Skip to main content

The New Testament makes clear that we should have an attitude of loving support towards missionaries: “send them on their journey in a manner worthy of God . . . support people like these” (3 John 68).

We know that we are to show sincere care for sent-out gospel workers. But how? Consider these four ways in which we can demonstrate our love for gospel laborers. 

1. Pray regularly and intentionally. 

Samuel Zwemer wisely remarked, “The history of missions is the history of answered prayer.” We know that prayer is foundational to the missionary task. Some would even go so far as to say it is the missionary task. 

The missionaries you and your church support do not only need financial support; they need to know that the rope is being held for them via the faithful intercession of the body of Christ back home on its knees. Never underestimate the impact you can make by lifting up your missionary friends before the throne of grace. 

2. Send tangible expressions of love. 

Of course, we must love in deed, not merely in word (1 John 3:18). This begins with financial generosity towards gospel workers, but it need not be limited to monetary support. 

Missionaries are people too. Tangibly expressing love towards them is no different than it would be for any of our other friends or neighbors. What gifts or goodies do you enjoy? Consider sending them along in a care package. Does the missionary family have children? Send care packages specific to those kids, or, if customs fees are a barrier, send funds earmarked for the children to pick out something they would enjoy—children and parents alike will be absolutely delighted that you’re thinking about each member of the family. If you’re wondering what to pack, or unsure if sending a package could result in high customs fees on delivery, simply reach out to the missionary and ask—they won’t be offended. 

3. Show hospitality. 

Whether the missionary you know is visiting for a long weekend or is in the midst of an extended furlough, the same rules of Christian love apply. Missionaries want to feel as though they are a part of your church’s community, since in a real sense, they still are. 

Inviting visiting missionaries into your pulpit or to your potluck are great steps towards giving these dear ones a warm reception. Yet let us not neglect the oft-overlooked virtue of hospitality. Bring them into your home. Give them a setting in which to relax, to let down their hair, and to get out of public presentation mode. They’ll be glad you did.  

4. Don’t treat them as superhuman. 

If avoidance is at one extreme of faulty ways of treating visiting missionaries, infatuation is at the other. Missionaries do not want to be kept at arms’ length, and they don’t want you to think that they see you as just another potential donor or recruit. Yet neither do they want to be put on a pedestal or treated as though they belong to an elite class of super-Christians.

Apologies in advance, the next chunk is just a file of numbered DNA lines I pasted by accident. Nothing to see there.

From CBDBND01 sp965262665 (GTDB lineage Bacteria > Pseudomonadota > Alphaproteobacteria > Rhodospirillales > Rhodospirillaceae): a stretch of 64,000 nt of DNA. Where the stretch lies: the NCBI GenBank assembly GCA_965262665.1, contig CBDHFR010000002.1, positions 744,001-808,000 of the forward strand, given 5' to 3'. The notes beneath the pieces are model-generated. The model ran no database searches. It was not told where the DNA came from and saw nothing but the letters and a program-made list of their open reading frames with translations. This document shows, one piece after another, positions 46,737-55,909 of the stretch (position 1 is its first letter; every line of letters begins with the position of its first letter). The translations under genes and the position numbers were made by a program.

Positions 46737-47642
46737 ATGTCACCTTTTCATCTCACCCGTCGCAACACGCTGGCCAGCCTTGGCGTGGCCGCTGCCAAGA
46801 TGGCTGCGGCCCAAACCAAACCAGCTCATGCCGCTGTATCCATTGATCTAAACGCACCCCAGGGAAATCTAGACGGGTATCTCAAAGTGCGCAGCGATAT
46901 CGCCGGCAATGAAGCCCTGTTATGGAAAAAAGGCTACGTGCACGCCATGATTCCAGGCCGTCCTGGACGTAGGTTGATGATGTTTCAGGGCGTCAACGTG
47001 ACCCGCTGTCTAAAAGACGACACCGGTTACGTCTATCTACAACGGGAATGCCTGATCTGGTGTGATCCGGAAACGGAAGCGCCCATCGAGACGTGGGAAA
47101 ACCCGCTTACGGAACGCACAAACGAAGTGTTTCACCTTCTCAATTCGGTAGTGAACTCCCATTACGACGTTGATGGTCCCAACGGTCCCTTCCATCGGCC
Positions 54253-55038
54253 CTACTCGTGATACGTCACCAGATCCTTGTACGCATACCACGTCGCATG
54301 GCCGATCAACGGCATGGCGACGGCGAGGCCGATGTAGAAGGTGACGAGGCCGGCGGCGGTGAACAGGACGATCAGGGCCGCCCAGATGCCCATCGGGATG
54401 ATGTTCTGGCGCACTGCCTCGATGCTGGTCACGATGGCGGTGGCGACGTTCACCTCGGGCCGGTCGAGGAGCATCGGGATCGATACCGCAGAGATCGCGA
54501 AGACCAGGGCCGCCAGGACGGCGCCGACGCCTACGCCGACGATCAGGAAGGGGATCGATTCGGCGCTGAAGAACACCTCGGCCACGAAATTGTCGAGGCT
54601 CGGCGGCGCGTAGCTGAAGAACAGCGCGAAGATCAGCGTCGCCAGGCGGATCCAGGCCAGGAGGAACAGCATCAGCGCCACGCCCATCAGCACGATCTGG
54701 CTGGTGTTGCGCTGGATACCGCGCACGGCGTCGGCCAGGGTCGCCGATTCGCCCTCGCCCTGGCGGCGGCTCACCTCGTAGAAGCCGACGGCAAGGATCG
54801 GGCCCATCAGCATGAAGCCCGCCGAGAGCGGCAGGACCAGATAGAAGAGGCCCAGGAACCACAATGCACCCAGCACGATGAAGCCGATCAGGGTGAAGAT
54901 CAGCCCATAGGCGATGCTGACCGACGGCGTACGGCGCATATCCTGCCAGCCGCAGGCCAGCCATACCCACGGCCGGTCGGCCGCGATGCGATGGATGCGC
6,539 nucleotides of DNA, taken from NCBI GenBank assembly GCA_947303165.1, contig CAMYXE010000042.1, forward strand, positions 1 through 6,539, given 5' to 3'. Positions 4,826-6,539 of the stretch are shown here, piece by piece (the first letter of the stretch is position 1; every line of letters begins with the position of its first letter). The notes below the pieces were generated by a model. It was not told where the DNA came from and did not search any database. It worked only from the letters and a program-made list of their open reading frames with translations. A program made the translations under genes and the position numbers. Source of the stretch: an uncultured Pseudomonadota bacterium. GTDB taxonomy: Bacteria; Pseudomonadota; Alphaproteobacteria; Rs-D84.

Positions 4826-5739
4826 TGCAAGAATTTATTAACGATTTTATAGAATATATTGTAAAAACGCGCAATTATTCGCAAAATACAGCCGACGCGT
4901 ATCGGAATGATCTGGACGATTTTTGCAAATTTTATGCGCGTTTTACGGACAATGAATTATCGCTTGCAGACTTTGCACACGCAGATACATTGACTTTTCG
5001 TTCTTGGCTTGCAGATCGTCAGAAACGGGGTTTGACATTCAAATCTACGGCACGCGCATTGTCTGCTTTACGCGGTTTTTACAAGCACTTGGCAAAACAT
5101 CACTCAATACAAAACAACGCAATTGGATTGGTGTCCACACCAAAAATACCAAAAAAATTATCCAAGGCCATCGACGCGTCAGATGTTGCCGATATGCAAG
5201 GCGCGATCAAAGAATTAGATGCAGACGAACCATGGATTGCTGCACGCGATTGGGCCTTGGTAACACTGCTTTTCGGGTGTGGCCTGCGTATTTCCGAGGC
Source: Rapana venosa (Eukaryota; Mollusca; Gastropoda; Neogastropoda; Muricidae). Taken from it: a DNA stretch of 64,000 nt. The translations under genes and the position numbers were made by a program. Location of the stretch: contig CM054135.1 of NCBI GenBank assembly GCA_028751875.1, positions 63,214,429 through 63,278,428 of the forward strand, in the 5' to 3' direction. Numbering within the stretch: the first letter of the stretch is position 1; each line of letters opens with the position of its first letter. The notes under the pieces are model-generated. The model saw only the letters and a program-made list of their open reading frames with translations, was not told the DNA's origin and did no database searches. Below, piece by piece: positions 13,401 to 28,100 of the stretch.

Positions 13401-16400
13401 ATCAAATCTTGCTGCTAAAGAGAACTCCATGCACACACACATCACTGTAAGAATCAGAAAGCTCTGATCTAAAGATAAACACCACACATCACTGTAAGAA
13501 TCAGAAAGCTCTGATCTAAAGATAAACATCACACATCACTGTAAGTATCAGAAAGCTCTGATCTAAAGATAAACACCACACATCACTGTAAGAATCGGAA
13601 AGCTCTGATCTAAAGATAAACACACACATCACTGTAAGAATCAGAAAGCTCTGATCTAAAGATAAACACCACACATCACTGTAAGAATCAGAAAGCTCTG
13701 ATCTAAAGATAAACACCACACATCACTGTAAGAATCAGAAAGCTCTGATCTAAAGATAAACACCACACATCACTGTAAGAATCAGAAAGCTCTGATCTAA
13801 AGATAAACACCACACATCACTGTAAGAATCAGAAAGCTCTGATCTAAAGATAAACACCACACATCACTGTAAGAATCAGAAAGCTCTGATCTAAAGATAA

To illustrate this point, in conversation with missionaries, phrases like, “I could never do what you do” are not always warmly received. What is intended as a compliment to the missionary’s dedication is often perceived as a way of absolving the person making the comment from their own next steps of Great Commission obedience—given the fact that the missionary, being an ordinary person, took a step of faith, and therefore others can too. Missionaries are not so holy that they levitate. They’re normal people too (whatever that means), and loving them means not treating them as alien.  

5. Visit them. 

Only so much love can be shown from afar. Sometimes, in order to show love, nothing but the simple ministry of physical presence can suffice (see 3 John 13-14). If your family and church have the means and opportunity, a short-term trip to encourage and relieve your supported missionaries may be the perfect way to visibly demonstrate love. 

Though many of us want to be “useful” on a missions trip—and for that reason, many short-term trips are built around performing manual tasks of debatable necessity (like repainting the same wall each time a short-term team visits)—perhaps the most useful thing we can do is provide a ministry of edification to the missionaries already on the ground. 

Brothers and sisters: we have been called to love those who have gone out among the nations for the sake of Christ. Let us do so in a manner that is godly, loving, and tangible

Editor’s Note: This article was originally published by the Message magazine issue “Transformed: Lives Changed Across the Globe” and also posted on the abwe page on March 13th, 2024. Used with permission.

Alex Kocman is the Director of Communications and Engagement for ABWE. He serves as general editor for Message Magazine and co-hosts The Missions Podcast. After earning his M.A. in Communication and B.S. in Biblical Studies, he served as an online apologetics instructor with Liberty University and a youth pastor in Pennsylvania, where he now resides with his wife and three children. He was also Director of Long-Term Mobilization for ABWE from 2016-2020

Skip to content